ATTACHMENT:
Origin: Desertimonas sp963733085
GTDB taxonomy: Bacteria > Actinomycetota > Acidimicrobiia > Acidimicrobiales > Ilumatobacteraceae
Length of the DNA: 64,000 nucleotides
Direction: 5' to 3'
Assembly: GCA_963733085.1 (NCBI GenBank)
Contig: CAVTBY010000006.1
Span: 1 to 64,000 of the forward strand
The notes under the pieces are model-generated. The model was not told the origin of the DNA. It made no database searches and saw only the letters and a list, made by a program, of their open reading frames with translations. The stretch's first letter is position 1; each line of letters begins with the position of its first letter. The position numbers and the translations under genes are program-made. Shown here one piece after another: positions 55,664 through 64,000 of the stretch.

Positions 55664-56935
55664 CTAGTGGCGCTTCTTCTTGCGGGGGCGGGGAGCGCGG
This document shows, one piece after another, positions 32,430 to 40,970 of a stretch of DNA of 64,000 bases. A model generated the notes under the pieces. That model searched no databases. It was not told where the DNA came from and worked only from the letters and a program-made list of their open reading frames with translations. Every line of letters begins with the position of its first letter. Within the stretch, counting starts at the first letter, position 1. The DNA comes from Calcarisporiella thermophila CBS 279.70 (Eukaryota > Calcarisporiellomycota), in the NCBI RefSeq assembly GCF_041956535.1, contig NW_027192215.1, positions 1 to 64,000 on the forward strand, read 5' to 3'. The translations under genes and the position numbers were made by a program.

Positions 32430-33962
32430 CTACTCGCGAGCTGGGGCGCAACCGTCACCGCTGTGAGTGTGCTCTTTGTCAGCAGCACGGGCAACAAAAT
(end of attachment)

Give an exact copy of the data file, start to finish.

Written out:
Origin: Desertimonas sp963733085
GTDB taxonomy: Bacteria > Actinomycetota > Acidimicrobiia > Acidimicrobiales > Ilumatobacteraceae
Length of the DNA: 64,000 nucleotides
Direction: 5' to 3'
Assembly: GCA_963733085.1 (NCBI GenBank)
Contig: CAVTBY010000006.1
Span: 1 to 64,000 of the forward strand
The notes under the pieces are model-generated. The model was not told the origin of the DNA. It made no database searches and saw only the letters and a list, made by a program, of their open reading frames with translations. The stretch's first letter is position 1; each line of letters begins with the position of its first letter. The position numbers and the translations under genes are program-made. Shown here one piece after another: positions 55,664 through 64,000 of the stretch.

Positions 55664-56935
55664 CTAGTGGCGCTTCTTCTTGCGGGGGCGGGGAGCGCGG
This document shows, one piece after another, positions 32,430 to 40,970 of a stretch of DNA of 64,000 bases. A model generated the notes under the pieces. That model searched no databases. It was not told where the DNA came from and worked only from the letters and a program-made list of their open reading frames with translations. Every line of letters begins with the position of its first letter. Within the stretch, counting starts at the first letter, position 1. The DNA comes from Calcarisporiella thermophila CBS 279.70 (Eukaryota > Calcarisporiellomycota), in the NCBI RefSeq assembly GCF_041956535.1, contig NW_027192215.1, positions 1 to 64,000 on the forward strand, read 5' to 3'. The translations under genes and the position numbers were made by a program.

Positions 32430-33962
32430 CTACTCGCGAGCTGGGGCGCAACCGTCACCGCTGTGAGTGTGCTCTTTGTCAGCAGCACGGGCAACAAAAT